Maybe you’ve heard this one — a psychologist and a biologist sit down to dinner and start talking shop and — wait, this is no joke. Seven years ago, Jane Roberts and Jeff Twiss exchanged ideas at a dinner for new and recently promoted faculty members in the College of Arts and Sciences. That conversation eventually conjured up a dream that has now become reality.
It’s called the Autism and Neurodevelopmental Disorders Center of Excellence, a multi-disciplinary, collaborative center for basic, clinical and intervention research and education. Roberts, a Carolina Distinguished Professor of psychology, and Twiss, a neurobiology professor and SmartState Chair in Childhood Neurotherapeutics, said their collaboration developed over time.
“We kept running into each other at other meetings,” Twiss says. “Jane would be presenting her work about her human subjects or the children who have Fragile X syndrome, which is associated with autism. And I would ask her, ‘Well, what about the mouse models?’ And then I’d present things that I do, and she’d ask me, ‘What about the humans?’ So we said, ‘You know, we should try to bring people together.’”
And that’s exactly what they have done, establishing a research center of excellence on autism and neurodevelopmental disorders that they hope will become internationally recognized. Autism research on the South Carolina campus includes understanding the mechanisms that contribute to development of the cerebral cortex, early identification of autism and research into Fragile X syndrome, the most commonly known genetic cause of autism.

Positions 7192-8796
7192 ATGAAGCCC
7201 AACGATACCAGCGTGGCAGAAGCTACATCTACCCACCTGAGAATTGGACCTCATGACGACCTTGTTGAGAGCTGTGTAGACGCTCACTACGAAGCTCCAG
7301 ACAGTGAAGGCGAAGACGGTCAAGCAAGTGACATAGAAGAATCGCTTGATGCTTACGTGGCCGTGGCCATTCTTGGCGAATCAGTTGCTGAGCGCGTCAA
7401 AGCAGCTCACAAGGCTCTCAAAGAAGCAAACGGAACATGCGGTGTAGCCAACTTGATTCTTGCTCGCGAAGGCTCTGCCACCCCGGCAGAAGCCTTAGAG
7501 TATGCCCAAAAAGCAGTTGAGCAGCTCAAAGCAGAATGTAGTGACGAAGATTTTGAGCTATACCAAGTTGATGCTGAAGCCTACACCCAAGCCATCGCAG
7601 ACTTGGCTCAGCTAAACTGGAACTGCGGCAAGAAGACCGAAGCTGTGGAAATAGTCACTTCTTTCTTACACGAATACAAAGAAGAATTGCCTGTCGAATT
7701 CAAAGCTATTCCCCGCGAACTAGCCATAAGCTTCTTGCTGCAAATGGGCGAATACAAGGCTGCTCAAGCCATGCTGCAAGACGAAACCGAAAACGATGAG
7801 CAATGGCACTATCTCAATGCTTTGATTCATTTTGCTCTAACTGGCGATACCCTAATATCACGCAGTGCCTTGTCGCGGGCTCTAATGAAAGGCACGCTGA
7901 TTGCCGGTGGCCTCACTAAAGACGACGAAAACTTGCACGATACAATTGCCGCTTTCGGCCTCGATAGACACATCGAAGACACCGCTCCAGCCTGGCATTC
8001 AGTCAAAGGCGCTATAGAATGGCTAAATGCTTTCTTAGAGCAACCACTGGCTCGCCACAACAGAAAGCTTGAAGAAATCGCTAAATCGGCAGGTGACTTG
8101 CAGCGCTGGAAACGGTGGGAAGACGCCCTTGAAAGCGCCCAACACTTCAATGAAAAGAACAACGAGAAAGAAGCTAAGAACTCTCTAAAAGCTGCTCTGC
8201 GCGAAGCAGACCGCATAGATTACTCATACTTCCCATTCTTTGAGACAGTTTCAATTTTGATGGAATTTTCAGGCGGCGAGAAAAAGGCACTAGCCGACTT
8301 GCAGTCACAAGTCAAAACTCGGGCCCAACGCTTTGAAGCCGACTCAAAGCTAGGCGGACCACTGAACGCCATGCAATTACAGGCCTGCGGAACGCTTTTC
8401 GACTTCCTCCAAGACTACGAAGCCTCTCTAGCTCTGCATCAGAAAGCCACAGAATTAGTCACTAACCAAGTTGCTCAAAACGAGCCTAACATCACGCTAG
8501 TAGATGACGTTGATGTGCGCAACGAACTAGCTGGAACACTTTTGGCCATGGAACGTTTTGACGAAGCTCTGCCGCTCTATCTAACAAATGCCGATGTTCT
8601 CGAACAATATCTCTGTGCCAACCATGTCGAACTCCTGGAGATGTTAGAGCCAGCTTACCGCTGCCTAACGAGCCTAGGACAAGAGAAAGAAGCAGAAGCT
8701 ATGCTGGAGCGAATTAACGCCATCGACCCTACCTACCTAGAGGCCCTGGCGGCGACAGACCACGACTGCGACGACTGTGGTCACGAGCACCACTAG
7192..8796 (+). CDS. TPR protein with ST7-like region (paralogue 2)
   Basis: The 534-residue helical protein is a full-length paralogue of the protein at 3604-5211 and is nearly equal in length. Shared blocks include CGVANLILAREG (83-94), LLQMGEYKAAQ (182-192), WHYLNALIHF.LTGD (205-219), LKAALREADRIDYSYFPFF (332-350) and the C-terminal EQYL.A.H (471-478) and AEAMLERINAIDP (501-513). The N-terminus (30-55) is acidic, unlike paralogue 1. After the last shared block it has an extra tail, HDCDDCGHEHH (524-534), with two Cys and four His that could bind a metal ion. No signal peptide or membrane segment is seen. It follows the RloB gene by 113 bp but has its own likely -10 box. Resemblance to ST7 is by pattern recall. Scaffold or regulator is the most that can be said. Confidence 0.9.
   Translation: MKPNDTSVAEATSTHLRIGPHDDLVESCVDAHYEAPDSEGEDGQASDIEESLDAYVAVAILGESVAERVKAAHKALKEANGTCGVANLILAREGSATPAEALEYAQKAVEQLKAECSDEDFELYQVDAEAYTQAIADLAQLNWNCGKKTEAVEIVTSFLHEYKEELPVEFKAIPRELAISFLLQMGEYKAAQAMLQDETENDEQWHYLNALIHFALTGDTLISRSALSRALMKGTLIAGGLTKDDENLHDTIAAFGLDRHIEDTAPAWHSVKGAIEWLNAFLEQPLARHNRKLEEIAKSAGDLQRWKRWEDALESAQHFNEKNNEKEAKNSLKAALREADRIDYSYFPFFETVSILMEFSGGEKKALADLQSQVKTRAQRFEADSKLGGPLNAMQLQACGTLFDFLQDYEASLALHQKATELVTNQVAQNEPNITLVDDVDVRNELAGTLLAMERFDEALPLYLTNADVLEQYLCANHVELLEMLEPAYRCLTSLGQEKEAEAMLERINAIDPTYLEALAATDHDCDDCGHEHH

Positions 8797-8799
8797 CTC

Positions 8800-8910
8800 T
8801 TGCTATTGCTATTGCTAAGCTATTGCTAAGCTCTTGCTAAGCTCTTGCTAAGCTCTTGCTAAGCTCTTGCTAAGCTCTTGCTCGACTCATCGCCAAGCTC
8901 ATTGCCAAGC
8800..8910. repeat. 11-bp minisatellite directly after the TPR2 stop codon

The impact of this cross-campus work is particularly important for a condition such as autism, a lifelong developmental disorder that affects one in 44 people, with the incidence believed to be even higher in South Carolina.
“There is a massive need at every level. Pretty much everybody I meet has either direct or indirect experience with somebody with autism. It affects us in all areas, from education to economics,” Roberts says. “From another perspective, studying autism allows us to answer a lot of questions that bring in basic science as well as more translational or applied science. It is an extremely great topic for science and for training undergraduates, graduate students and postdocs.”